12. ^ a b c d e f g h i j k l m n o R Parthasarathy (Translator) 2004, pp. 2–5.
  13. ^ a b c d E.T. Jacob-Pandian (1977). K Ishwaran (ed.). Contributions to Asian Studies: 1977. Brill Academic. pp. 56–59. ISBN 90-04-04926-6.
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  15. ^ R Parthasarathy (Translator) 2004, pp. 1–7.
  16. ^ a b R Parthasarathy (Translator) 2004, pp. 1–7, 347–351.
  17. ^ a b Norman Cutler 2003, pp. 297–301.
  18. ^ a b Kamil Zvelebil 1974, pp. 7–8 with footnotes.
  19. ^ a b V R Ramachandra Dikshitar 1939.
  20. ^ V R Ramachandra Dikshitar 1939, p. 1.
  21. ^ Rosen, Elizabeth S. (1975). "Prince ILango Adigal, Shilappadikaram (The anklet Bracelet), translated by Alain Damelou. Review". Artibus Asiae. 37 (1/2): 148–150. doi:10.2307/3250226. JSTOR 3250226.
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  23. ^ K. A. Nilakanta Sastry, A history of South India, pp 397
  24. ^ Gananath Obeyesekere (1970). "Gajabahu and the Gajabahu Synchronism". The Ceylon Journal of the Humanities. University of Sri Lanka. 1: 44.
  25. ^ R Parthasarathy are (Translator) 2004, pp. 6–7.
  26. ^ a b Norman Cutler 2003, pp. 296–298.
  27. ^ Alf Hiltebeitel (2011). Vishnwa Adluri; Joydeep Bagchee (eds.). When the Goddess was a Woman. BRILL Academic. pp. 139–141. ISBN 90-04-19380-4., Quote: "Nor am I convinced that Pattini, even in Cilappatikaram, can be claimed as originally Jain-Buddhist but not Hindu. Indeed the Cilappatikaram itself is also about the Pandyan king of Madurai and especially the Cera king of Vanci who seem to be described in ways that are more Hindu than Jain or Buddhist"
  28. ^ Friedhelm Hardy (2001). Viraha-bhakti: The Early History of Kṛṣṇa Devotion in South India. Oxford University Press. pp. 606–628. ISBN 978-0-19-564916-1.
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  30. ^ V R Ramachandra Dikshitar 1939, p. 69.
  31. ^ K. Nilakanta Sastry, A history of South India, pp 398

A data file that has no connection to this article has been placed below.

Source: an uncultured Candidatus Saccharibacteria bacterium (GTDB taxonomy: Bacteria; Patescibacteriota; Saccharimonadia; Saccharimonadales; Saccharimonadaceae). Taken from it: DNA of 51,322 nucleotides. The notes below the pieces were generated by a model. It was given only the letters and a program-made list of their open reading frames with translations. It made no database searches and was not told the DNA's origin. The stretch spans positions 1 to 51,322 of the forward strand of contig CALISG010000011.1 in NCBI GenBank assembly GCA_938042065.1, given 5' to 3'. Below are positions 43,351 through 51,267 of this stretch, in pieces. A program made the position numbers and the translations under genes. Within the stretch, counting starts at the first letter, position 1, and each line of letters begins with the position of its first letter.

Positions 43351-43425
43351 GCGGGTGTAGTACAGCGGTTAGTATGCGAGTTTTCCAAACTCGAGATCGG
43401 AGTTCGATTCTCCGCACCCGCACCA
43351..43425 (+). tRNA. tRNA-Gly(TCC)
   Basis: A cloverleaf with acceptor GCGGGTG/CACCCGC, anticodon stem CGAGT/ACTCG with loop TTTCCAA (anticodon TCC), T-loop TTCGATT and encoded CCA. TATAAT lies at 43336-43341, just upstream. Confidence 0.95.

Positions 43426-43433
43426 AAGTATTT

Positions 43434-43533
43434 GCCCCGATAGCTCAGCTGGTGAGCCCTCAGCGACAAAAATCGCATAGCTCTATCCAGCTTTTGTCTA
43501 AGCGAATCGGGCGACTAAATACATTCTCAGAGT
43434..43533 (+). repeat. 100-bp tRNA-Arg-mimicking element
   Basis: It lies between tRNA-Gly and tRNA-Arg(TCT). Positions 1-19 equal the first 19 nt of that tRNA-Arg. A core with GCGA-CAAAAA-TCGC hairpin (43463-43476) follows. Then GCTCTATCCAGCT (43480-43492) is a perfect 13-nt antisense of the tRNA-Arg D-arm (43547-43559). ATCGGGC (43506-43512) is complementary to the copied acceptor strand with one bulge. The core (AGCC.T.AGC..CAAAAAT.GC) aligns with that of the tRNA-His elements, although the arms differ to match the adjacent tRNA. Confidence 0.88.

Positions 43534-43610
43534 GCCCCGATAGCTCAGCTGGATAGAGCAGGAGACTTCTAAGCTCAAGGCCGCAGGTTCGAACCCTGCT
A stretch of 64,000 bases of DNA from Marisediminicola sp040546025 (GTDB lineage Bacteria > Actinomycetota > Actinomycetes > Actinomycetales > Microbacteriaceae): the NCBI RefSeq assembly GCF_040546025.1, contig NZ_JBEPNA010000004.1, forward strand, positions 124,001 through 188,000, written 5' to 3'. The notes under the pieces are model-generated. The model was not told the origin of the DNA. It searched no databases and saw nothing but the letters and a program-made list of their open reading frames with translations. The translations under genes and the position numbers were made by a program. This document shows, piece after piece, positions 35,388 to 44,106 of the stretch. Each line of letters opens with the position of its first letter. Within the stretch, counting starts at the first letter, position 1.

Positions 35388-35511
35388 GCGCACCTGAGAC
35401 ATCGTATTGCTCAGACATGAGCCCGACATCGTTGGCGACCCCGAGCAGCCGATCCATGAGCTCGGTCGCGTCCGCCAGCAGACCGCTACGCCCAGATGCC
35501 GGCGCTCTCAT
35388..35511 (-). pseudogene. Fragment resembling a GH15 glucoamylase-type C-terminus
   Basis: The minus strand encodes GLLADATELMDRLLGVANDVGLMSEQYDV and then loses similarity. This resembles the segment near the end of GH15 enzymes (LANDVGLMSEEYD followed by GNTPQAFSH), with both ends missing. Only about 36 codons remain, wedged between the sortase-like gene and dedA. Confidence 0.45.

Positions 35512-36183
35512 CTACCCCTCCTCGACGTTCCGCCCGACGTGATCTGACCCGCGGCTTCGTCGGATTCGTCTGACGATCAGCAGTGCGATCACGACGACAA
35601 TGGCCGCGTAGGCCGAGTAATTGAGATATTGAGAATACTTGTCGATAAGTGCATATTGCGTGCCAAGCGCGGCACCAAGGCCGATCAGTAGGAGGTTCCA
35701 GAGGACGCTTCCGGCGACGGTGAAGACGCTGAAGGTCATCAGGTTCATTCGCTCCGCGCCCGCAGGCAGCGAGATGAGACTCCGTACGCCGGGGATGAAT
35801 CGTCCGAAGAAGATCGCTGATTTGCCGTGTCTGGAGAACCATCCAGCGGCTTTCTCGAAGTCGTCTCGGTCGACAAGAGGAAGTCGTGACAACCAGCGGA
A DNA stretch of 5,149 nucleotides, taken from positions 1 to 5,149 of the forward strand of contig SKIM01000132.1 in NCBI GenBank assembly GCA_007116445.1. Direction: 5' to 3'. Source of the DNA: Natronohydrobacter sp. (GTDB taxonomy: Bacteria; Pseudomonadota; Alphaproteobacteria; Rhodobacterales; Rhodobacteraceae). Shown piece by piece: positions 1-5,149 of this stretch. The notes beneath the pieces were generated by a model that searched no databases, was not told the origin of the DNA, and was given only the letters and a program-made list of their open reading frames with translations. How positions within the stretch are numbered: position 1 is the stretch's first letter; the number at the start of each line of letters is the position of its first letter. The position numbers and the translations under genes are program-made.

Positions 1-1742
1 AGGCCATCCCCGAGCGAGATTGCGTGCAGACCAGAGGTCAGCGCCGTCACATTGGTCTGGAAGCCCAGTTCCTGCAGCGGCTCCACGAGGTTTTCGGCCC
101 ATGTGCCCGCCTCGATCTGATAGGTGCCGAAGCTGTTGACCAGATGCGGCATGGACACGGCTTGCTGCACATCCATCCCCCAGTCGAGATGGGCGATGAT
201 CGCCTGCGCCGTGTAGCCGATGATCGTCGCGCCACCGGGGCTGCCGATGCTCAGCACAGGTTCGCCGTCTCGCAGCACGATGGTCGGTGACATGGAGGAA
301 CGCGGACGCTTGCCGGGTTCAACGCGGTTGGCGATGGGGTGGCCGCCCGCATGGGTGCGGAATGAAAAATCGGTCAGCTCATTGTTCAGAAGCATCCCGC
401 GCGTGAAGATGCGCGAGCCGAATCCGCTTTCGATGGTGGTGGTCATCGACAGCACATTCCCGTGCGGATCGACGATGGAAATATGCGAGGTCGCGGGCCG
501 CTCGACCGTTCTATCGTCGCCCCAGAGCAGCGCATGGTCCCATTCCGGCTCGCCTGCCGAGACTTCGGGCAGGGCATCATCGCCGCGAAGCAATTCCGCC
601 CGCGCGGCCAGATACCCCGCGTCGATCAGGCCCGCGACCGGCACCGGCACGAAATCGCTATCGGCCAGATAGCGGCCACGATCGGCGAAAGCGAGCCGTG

32. ^ Kamil Zvelebil 1973, pp. 174–175.
  33. ^ V R Ramachandra Dikshitar 1939, pp. 11–18.
  34. ^ a b Alain Danielou 1965, p. ix.
  35. ^ R. Dhandayudham (1975). "Silappathikaram: the Epic". Indian Literature. 18 (2): 24–28. JSTOR 23329770.
  36. ^ Alain Danielou 1965, p. viii.
  37. ^ a b c d e f Kamil Zvelebil 1973, pp. 174–176.
  38. ^ Friedhelm Hardy (2001). Viraha-bhakti: The Early History of Kṛṣṇa Devotion in South India. Oxford University Press. pp. 634–638. ISBN 978-0-19-564916-1.
  39. ^ Alain Danielou 1965, pp. viii-ix.
  40. ^ a b c d e R Parthasarathy (Translator) 2004, pp. 6-8.
  41. ^ Kamil Zvelebil 1973, pp. 172–175.
  42. ^ R Parthasarathy (Translator) 2004, pp. 25-26.
  43. ^ R Parthasarathy (Translator) 2004, pp. 25-27.
  44. ^ a b R Parthasarathy (Translator) 2004, pp. 32-33.
  45. ^ Rosen, Elizabeth (1975). "REVIEW: Prince ILango Adigal, Shilappadikaram (The anklet Bracelet), translated by Alain Damelou". Artibus Asiae. 37 (1/2): 149. JSTOR 3250226.
  46. ^ Kamil Zvelebil 1973, p. 178.
  47. ^ R Parthasarathy (Translator) 2004, p. 7.
  48. ^ Parthasarathy, translated, and with an introduction and postscript by R. (1992). The Cilappatikāram of Iḷaṅko Aṭikaḷ : an epic of South India. New York: Columbia University Press. p. 21. ISBN 023107848X.
  49. ^ Pollock 2003, pp. 297–298
  50. ^ Zvelebil 1974, p. 131
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  53. ^ Norman Cutler (2003). Sheldon Pollock and Arvind Raghunathan (ed.). Literary Cultures in History: Reconstructions from South Asia. University of California Press. pp. 297, 309–310 with footnotes. ISBN 978-0-520-22821-4.
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  65. ^ University of Calcutta 1906, pp. 426-427
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SourcesEdit

Norman Cutler (2003). Sheldon Pollock and Arvind Raghunathan (ed.). Literary Cultures in History: Reconstructions from South Asia. University of California Press. ISBN 978-0-520-22821-4.CS1 maint: ref=harv (link)

Further readingEdit

External linksEdit